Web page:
Human, bovine, and porcine tissue samples were consistently ~3 mm thick, but thin murine tissue required a different indenter tip and deep indentations that were likely affected by the surface below the tissue. To compare murine tissue to others, we performed a separate analysis using the Winkler (elastic foundation) contact model, which is used to model contact of a sphere and a space consisting of a series of elastic columns [39–41]: (3) where F(t) = force as a function of time; t = time; EW = Winkler elastic modulus; R is the radius of the indentation tip; δ(t) is the displacement as a function of time; ν is Poisson’s ratio; and h is the thickness of the sample . To determine EW, force-displacement data during loading was fitted to Equation 3 using the ‘fit’ function in MATLAB (Mathworks) assuming R and ν to be constant for all samples and h to be constant as measured for each sample.
Though other groups have used ν = 0.5 for intestines [42,43], lower values have been used for many other soft tissues [44–47]. We assumed ν = 0.4 since uncertainty calculations remain dominated by force and displacement measurements.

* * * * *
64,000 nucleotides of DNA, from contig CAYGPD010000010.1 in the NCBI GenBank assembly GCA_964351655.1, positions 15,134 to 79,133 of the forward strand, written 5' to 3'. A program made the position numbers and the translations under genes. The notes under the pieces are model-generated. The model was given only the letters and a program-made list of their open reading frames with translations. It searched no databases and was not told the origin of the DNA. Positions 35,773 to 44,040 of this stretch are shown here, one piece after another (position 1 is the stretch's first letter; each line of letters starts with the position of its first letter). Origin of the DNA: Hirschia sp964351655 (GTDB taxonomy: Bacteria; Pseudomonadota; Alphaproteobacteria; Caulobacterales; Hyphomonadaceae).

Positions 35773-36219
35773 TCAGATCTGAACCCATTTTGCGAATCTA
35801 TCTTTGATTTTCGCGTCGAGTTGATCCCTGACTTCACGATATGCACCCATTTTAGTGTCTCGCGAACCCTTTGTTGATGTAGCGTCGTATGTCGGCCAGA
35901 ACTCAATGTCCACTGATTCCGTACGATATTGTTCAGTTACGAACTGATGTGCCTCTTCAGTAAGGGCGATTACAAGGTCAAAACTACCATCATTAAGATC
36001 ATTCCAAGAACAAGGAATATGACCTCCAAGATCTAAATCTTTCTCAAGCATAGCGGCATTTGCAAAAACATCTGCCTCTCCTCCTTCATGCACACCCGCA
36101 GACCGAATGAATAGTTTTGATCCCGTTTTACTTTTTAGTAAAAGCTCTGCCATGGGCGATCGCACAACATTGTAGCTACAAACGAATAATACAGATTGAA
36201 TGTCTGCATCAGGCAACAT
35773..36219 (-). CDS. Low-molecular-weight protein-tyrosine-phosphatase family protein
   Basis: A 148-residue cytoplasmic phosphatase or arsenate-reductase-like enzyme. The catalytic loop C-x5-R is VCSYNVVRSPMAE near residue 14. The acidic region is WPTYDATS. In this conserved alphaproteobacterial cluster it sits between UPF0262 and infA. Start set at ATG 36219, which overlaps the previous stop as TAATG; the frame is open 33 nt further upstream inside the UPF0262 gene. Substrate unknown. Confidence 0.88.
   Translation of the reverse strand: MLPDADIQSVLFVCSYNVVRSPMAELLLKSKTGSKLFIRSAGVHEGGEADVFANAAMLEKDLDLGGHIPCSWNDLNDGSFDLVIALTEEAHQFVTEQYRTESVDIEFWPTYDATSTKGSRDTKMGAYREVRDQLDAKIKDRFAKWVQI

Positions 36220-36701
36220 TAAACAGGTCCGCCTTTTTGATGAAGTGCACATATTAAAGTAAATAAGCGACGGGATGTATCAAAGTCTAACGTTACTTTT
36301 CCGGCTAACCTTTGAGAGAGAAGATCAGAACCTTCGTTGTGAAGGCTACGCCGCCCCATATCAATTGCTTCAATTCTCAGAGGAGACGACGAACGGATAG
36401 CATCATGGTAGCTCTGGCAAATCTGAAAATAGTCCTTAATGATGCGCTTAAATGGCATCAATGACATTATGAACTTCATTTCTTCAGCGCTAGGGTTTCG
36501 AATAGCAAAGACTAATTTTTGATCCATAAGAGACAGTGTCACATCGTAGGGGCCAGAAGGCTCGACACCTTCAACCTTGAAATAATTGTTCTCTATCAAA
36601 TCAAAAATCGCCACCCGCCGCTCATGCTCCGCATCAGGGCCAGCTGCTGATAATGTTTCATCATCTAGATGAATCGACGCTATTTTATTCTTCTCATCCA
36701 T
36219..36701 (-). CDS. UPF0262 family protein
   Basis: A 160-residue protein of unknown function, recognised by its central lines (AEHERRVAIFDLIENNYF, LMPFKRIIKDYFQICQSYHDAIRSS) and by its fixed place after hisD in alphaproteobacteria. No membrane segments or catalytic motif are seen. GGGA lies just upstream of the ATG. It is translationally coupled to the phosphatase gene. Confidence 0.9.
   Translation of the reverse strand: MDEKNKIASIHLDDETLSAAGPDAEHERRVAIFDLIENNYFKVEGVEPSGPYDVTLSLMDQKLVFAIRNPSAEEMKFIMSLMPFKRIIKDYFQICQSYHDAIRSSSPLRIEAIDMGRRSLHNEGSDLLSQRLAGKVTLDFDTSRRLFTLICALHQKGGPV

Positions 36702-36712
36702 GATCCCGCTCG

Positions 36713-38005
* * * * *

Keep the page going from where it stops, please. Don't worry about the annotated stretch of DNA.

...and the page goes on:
2.3 Histochemical staining and imaging
Tissue sections were fixed in formalin for 24 hours at 4°C followed by submersion in phosphate buffer solution. Samples were embedded in paraffin, sectioned, and stained by the Molecular Pathology Core at the University of Florida for H&E and Masson’s Trichrome. Images were acquired on a Leica DM 5500B upright microscope under transmitted light. Collagen content of submucosa labeled by Masson’s Trichrome was quantified using ImageJ, and ANOVA was used to assess correlations of age, sex, and collagen content with SSM using JMP Pro 13 (SAS).
2.4 RNA isolation, reverse transcription, and quantitative PCR